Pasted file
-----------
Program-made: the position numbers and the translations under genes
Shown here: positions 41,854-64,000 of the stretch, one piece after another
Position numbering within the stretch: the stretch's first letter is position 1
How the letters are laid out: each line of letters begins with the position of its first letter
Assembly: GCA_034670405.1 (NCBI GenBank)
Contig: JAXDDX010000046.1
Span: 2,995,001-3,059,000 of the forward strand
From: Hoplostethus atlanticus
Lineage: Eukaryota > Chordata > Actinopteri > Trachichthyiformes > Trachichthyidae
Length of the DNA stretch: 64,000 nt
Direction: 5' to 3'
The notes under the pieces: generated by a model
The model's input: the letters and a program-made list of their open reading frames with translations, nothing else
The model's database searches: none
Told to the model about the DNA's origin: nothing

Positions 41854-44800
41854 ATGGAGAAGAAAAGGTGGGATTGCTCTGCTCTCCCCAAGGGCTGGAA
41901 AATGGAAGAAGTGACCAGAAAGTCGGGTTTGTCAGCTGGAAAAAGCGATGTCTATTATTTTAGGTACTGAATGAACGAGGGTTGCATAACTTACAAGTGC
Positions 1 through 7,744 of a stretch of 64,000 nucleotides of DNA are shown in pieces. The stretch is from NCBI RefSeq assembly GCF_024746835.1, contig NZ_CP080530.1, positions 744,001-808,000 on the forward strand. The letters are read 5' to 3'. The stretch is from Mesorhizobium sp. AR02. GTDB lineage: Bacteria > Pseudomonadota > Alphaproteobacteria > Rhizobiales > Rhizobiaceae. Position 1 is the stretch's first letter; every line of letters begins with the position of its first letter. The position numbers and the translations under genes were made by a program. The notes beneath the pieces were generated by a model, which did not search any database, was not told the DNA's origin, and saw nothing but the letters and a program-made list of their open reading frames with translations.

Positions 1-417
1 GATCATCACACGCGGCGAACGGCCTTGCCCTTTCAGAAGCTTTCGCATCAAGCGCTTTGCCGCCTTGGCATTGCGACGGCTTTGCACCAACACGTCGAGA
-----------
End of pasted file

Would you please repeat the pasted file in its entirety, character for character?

Program-made: the position numbers and the translations under genes
Shown here: positions 41,854-64,000 of the stretch, one piece after another
Position numbering within the stretch: the stretch's first letter is position 1
How the letters are laid out: each line of letters begins with the position of its first letter
Assembly: GCA_034670405.1 (NCBI GenBank)
Contig: JAXDDX010000046.1
Span: 2,995,001-3,059,000 of the forward strand
From: Hoplostethus atlanticus
Lineage: Eukaryota > Chordata > Actinopteri > Trachichthyiformes > Trachichthyidae
Length of the DNA stretch: 64,000 nt
Direction: 5' to 3'
The notes under the pieces: generated by a model
The model's input: the letters and a program-made list of their open reading frames with translations, nothing else
The model's database searches: none
Told to the model about the DNA's origin: nothing

Positions 41854-44800
41854 ATGGAGAAGAAAAGGTGGGATTGCTCTGCTCTCCCCAAGGGCTGGAA
41901 AATGGAAGAAGTGACCAGAAAGTCGGGTTTGTCAGCTGGAAAAAGCGATGTCTATTATTTTAGGTACTGAATGAACGAGGGTTGCATAACTTACAAGTGC
Positions 1 through 7,744 of a stretch of 64,000 nucleotides of DNA are shown in pieces. The stretch is from NCBI RefSeq assembly GCF_024746835.1, contig NZ_CP080530.1, positions 744,001-808,000 on the forward strand. The letters are read 5' to 3'. The stretch is from Mesorhizobium sp. AR02. GTDB lineage: Bacteria > Pseudomonadota > Alphaproteobacteria > Rhizobiales > Rhizobiaceae. Position 1 is the stretch's first letter; every line of letters begins with the position of its first letter. The position numbers and the translations under genes were made by a program. The notes beneath the pieces were generated by a model, which did not search any database, was not told the DNA's origin, and saw nothing but the letters and a program-made list of their open reading frames with translations.

Positions 1-417
1 GATCATCACACGCGGCGAACGGCCTTGCCCTTTCAGAAGCTTTCGCATCAAGCGCTTTGCCGCCTTGGCATTGCGACGGCTTTGCACCAACACGTCGAGA